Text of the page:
Your Mail: Republicans Tough on Terrorism

My article on Republicans marrying the war on terror with the war in Iraq struck a cord with many of you. You are tired of name calling and shifting platforms and what you see as disingenuous politicians.

My point in the article was not to criticize Bush’s policy necessarily, but to criticize the election tactic of marrying the war in Iraq with the war against terror. I think understanding our purpose in Iraq is critical for informed elections, and was surprised that more of you didn’t agree.

Darrin Hinkel writes:

Democrats never want a war, and they will keep coming up with excuses to prevent one for as long as it takes. This may come as a surprise to you, but Republicans don’t like wars either. They just realize that when diplomacy fails, or when it is not an option (as was the case with Iraq), they take initiative and follow through with their threatened actions.

The Iraq war not only was an answer to 9/11 in the sense that it eliminated a state that was a hotbed of terror and a supporter of terrorist groups, but also in the sense that it sent the world a message. This message was that we will not tolerate any state or organization that is connected with international terrorism. If we are going to successfully fight international terrorism, wars will be an inevitable consequence because we will need to eliminate states that fund and support terrorist groups (e.g. Iran & Syria).

SRE: Thank you Darrin, you make important points. I think we should point out however that our actions in Iraq are inconsistent with the way we treat other states that either violate U.N. resolutions or who house terrorists.

Bryan Hull of Thousand Oaks, Calif., writes:

That the war in Iraq has nothing to do with 9-11 is a misdirected argument. 9-11 has to do with terrorism. The appropriate response to 9-11 was not retribution but future prevention. It was known at the time that Iraq had been involved in sponsoring terror in Israel by paying the families of suicide bombers. It was also known how much Saddam hated the U.S. He was a threat. He was also the easiest threat to deal with at the time.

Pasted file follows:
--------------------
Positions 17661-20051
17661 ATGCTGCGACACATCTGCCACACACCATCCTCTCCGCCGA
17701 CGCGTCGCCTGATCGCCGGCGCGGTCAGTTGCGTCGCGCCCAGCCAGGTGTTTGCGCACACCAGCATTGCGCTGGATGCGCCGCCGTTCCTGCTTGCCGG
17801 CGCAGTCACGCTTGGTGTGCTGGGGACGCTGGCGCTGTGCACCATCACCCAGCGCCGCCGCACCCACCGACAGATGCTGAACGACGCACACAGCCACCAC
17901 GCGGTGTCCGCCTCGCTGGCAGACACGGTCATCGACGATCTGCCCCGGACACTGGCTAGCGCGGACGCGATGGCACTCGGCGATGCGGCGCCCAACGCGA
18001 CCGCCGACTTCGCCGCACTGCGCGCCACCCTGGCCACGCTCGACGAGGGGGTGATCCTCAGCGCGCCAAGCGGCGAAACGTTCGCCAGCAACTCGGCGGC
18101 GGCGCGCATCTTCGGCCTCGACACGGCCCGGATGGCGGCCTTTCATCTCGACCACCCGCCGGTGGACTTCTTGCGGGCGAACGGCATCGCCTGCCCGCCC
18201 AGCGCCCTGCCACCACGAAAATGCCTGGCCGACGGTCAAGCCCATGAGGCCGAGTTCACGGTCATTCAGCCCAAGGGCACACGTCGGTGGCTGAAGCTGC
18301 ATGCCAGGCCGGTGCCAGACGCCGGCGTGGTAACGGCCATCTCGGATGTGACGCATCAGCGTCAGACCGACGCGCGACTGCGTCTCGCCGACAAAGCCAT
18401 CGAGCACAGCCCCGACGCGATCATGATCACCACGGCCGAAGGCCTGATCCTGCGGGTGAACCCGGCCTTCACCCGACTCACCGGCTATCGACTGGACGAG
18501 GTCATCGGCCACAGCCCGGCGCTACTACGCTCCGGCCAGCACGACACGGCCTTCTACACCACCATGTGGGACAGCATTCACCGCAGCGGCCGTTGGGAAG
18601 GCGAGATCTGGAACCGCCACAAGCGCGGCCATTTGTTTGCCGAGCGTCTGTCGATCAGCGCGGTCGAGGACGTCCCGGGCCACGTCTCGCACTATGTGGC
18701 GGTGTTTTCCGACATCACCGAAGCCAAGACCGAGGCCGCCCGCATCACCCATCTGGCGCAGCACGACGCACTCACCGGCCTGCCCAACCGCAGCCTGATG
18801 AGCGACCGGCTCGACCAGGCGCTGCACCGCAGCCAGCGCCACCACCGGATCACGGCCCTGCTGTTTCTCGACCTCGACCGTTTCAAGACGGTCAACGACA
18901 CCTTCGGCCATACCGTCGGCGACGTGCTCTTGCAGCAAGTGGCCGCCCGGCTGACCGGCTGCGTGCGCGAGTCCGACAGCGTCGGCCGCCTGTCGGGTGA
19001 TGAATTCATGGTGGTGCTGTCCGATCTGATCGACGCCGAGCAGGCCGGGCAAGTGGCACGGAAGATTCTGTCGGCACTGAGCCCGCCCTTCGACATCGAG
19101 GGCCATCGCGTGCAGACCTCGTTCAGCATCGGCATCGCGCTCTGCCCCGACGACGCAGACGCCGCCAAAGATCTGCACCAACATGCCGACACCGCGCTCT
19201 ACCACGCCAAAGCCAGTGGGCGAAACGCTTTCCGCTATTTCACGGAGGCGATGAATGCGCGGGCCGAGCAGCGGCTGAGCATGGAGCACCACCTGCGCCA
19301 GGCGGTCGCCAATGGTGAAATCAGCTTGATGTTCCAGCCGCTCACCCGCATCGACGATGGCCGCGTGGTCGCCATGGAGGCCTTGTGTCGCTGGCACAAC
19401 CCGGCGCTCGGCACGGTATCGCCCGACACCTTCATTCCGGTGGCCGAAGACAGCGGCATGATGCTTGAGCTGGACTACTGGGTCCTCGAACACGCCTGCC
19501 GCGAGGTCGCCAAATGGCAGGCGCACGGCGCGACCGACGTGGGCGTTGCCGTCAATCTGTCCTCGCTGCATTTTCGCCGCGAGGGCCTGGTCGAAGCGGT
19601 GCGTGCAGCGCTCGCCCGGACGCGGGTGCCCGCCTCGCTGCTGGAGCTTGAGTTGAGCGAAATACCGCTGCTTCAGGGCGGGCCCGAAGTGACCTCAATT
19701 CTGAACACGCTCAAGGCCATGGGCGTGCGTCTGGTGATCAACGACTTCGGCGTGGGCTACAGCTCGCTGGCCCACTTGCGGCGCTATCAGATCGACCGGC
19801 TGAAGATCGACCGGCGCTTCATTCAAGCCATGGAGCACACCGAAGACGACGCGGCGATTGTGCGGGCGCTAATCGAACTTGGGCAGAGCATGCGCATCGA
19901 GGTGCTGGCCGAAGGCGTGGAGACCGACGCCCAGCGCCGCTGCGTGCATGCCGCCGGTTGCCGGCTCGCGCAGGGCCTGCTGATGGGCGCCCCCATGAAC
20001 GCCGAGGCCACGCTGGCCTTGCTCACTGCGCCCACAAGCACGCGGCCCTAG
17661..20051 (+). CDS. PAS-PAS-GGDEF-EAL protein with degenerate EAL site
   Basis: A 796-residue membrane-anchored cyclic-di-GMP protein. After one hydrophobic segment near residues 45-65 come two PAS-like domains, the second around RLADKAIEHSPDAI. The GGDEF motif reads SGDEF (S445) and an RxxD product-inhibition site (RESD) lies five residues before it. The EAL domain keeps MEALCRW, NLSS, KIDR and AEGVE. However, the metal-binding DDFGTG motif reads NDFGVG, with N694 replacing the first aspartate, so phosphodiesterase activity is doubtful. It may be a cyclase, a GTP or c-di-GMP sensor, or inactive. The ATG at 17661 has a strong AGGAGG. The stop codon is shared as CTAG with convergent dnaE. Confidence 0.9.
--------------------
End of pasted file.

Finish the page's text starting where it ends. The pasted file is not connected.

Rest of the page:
Iran and N. Korea are much more difficult threats to deal with due to the regional geo-political structure and lists of supporters. We took the easiest threat out first. The mistake was in not being more honest in why we needed to go to war, not doing it with enough troops, failing to secure the country during the post war period and having an effective 'exit strategy'.

SRE: Yes, I think those are the mistakes, but I don’t know that overthrowing a dictatorship and implementing a democracy is ever an easy way to neutralize a threat, or that Iraq’s connections to Al Qaeda were sufficient to support this action.

Eric Patterson of O'Fallon, Ill., writes:

Aside from the ranting, we are all ready in Iraq. We have seen issues on the ground and made mistakes but we're there. What should we do now? What is the plan of the Democratic Party beyond, pull our troops out now? Do you realize the vaccuum that would leave? Don't you think Iran is waiting for that vacuum to happen so they can fill it? What is the Democratic plan for foreign relations in the Middle East? Can the Democrats come out with positive positions that will show how voting for them would make the world a better place and the improve life here in the USA?